I studied the recurrence of similar plumage-pattern elements in distantly related taxa across class Aves and examined whether such pattern elements are associated with morphological features, such as body size and anterior emphasis, and with habitat type and age class in selected examples. The identification of recurrent plumage-pattern elements across a wide array of taxa can be interpreted as evidence for parallel evolution and thus for shared developmental pathways. Developmental constraint, therefore, may serve to both generate and delimit the diversity of avian plumage patterns, which are subsequently presented to selection. By examining over 8300 examples of avian plumages mostly from the literature, I derived a plumage-pattern trajectory that can be used as a theoretical model to identify associated morphological trends within various taxonomic contexts of comparison. When comparing species within a clade, as body size increases, plumage pattern often shifts along a trajectory, from countershading through streaks, bars, uniform or bold black and white patches, to reverse countershading. Moreover, the trajectory is recursive at various taxonomic levels. The recursive nature of the trajectory, in which morphological and pattern elements recur in modified configurations, has perhaps contributed to an underestimate of parallel evolution in birds. I assert that a recognition of morphological recursion enables one to predict evolutionary trends in a hypothetical spectrum of potential form and plumage pattern and thus serves to define both the limits and possibilities of avian morphospace.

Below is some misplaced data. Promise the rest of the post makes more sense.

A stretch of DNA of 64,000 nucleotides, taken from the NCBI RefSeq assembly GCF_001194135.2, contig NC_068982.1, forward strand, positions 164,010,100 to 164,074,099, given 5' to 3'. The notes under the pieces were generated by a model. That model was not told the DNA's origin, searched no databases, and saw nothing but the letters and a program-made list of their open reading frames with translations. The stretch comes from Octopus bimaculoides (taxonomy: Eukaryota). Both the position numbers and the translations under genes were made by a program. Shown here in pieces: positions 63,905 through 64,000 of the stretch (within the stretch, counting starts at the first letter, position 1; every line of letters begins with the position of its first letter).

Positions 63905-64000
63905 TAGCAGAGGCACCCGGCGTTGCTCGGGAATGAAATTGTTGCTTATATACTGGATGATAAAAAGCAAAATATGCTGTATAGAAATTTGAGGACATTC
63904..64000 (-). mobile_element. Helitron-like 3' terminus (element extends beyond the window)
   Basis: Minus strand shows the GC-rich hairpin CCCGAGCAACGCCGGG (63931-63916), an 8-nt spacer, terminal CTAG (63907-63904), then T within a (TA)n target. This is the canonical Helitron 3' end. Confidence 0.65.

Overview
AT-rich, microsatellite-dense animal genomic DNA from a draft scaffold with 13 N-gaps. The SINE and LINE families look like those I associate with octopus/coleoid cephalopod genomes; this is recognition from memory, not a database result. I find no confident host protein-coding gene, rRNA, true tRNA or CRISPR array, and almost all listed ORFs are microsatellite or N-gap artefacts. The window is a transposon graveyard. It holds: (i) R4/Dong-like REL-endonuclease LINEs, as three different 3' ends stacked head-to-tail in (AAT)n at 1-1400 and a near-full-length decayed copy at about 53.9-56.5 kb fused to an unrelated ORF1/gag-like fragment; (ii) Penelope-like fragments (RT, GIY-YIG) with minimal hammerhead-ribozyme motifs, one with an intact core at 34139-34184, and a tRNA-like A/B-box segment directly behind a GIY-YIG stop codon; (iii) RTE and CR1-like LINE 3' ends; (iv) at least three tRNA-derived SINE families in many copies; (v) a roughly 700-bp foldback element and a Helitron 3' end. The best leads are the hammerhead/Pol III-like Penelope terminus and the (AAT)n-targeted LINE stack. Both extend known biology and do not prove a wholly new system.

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Vol. 110 • No. 4